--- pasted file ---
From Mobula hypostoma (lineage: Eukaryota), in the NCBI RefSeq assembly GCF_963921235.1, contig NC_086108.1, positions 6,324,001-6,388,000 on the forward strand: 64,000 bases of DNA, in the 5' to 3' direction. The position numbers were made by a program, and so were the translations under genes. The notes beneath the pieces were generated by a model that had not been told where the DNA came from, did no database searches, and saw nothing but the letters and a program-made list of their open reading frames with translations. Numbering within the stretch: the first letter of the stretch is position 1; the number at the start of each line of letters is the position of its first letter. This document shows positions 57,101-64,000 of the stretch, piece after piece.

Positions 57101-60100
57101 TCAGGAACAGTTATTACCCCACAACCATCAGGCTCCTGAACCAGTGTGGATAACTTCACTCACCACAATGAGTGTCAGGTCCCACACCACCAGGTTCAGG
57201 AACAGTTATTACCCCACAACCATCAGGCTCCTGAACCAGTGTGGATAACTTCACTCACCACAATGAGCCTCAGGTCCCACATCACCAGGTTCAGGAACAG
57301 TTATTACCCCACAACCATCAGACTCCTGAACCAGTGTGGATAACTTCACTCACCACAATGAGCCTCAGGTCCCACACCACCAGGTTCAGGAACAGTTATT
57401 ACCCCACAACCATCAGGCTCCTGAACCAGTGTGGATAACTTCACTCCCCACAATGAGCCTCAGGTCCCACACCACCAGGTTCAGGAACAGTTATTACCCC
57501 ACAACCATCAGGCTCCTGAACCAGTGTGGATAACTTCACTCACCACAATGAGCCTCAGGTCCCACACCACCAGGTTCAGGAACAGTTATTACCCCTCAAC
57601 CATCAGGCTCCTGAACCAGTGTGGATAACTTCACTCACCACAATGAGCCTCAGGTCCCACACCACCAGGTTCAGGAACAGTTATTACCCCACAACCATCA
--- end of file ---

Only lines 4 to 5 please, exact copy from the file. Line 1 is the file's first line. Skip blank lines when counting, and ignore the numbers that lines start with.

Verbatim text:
57201 AACAGTTATTACCCCACAACCATCAGGCTCCTGAACCAGTGTGGATAACTTCACTCACCACAATGAGCCTCAGGTCCCACATCACCAGGTTCAGGAACAG
57301 TTATTACCCCACAACCATCAGACTCCTGAACCAGTGTGGATAACTTCACTCACCACAATGAGCCTCAGGTCCCACACCACCAGGTTCAGGAACAGTTATT